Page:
suicide

Suicide is the act of intentionally ending your life.

There are three levels of intervention in suicide; 1) universal 2) selective and 3) indicated.

Universal interventions target everyone in a defined population. They aim to increase awareness about suicide, remove barriers to care, promote help-seeking and encourage protective factors. Some examples of universal interventions include school-based interventions and national initiatives such as restricted access to lethal means. Evidence suggests that universal interventions are effective at increasing awareness and helping skills, though there is little evidence to suggest they’re effective at reducing suicide-related thoughts or behaviours.

Selective interventions address specific groups at increased risk for suicidal behaviours, for instance those with mental health problems or harmful use of substances. To date, there have been few studies into selective interventions and results are mixed.

Indicated interventions target high-risk individuals already displaying signs of suicidal behaviour. Examples include brief contact interventions (e.g. crisis cards) and talking therapies. Evidence suggests that brief contact interventions are effective for young people in clinical settings. A network meta-analysis conducted in 2021 found that the most effective talking therapies for suicide and self-harm in young people are dialectical behavioural therapies and mentalisation-based therapies.

 

Our suicide Blogs

Low intensity treatments for self-harm or suicidal behaviour: what’s the harm in trying?

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Millie Witcher and Sarah Rowe appraise a randomised controlled trial on the effect of low-intensity treatments for self-harm among people with suicidal ideation, which has some important findings.

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Preventing suicide is everybody’s business: a global perspective #LancetSuicideSeminar

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Ravivarma Rao Panirselvam summarises the recently published Lancet Seminar on Suicide and Self-Harm, and highlights the free webinar due too take place on Monday 4th July 2022.

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Minority stress and suicide in transgender and gender non-conforming individuals

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Marissa Kube-Clare explores a recent systematic review focusing on the link between minority stress and suicidal Ideation and behaviour amongst transgender and gender non-conforming people.

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Suicide rates in ethnic minorities and indigenous people

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In her debut blog, Lucy Barrass examines a systematic review which finds high variation in risk and rate of suicide in indigenous and ethnic minority populations.

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Does the relationship between loneliness and suicidal ideation vary between men and women of different ages?

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In her debut blog, Sharon Eager considers a study exploring gender-specific associations of loneliness and suicidal ideation in a representative population sample suggesting that young, lonely men are particularly at risk.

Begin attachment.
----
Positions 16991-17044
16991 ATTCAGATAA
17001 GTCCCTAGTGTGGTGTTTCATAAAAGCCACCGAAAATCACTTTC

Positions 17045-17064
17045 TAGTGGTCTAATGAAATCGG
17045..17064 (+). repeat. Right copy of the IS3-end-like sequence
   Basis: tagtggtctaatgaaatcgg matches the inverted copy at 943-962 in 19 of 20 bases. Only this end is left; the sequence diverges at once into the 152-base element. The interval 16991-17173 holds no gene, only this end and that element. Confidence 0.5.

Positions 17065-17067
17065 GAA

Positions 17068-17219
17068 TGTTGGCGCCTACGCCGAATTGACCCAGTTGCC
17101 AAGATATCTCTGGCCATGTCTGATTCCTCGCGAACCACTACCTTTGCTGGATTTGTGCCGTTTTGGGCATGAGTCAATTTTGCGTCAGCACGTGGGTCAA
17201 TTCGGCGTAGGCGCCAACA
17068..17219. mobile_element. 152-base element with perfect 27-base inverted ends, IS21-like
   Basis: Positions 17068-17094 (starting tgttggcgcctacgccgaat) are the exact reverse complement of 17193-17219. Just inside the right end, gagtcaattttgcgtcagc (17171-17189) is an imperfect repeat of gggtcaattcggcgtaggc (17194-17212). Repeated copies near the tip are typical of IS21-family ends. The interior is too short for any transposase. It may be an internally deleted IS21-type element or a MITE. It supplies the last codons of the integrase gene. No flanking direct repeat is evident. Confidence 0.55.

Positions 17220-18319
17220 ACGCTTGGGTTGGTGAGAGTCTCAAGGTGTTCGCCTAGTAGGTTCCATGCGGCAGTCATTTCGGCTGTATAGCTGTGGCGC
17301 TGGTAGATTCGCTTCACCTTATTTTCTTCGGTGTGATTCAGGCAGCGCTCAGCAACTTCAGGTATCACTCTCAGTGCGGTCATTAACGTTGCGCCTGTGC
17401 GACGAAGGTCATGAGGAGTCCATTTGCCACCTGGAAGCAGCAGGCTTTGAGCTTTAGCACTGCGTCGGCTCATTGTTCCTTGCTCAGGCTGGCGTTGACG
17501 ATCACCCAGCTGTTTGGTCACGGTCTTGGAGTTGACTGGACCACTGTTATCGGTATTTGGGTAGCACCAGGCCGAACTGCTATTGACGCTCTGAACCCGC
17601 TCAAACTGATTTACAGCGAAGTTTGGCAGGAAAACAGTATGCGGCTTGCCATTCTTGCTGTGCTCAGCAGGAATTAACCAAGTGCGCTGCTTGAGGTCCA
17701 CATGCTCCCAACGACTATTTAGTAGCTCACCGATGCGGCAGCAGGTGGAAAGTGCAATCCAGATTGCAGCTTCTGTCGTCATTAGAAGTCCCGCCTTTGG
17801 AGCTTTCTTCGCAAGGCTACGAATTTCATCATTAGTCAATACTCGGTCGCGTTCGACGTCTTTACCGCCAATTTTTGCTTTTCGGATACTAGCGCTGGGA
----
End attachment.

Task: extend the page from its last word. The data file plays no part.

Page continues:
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Parental death by suicide is associated with an increased risk of suicidal behaviour in offspring

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Aggelos Stamos looks at a recent systematic review and meta-analysis on offspring’s risk for suicidal behaviour in relation to parental death by suicide.

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Cyber-victimisation may be associated with self-injurious thoughts and behaviours

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Holly Crudgington looks at a systematic review exploring the links between social media, cyberbullying, suicide and self-harm, which identifies a link between being victimised online and suicidal behaviour, thoughts and self-harm.

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Borderline personality disorder criteria and suicidality

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Steven Macdonald-Hart summarises a 10-year follow-up study from the US, which measures the relationship between borderline personality disorder and suicide attempts.

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Can hip-hop music help to prevent suicide?

The findings open new pathways for research to deepen our understanding of promoting positive mental health through music and mitigating the risks of sharing lived experiences in the lyrics.

Olufemi Talabi reviews a recent study exploring the association between Logic’s hip-hop song “1-800-273-8255” with Lifeline calls and suicides in the United States.

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Suicide in women: laws that discriminate against women may explain higher rates in low and middle income countries

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Grace Crowley summarises a study which suggests that policy makers working to reduce women’s suicide in low- and middle-income countries should target laws discriminating against women.

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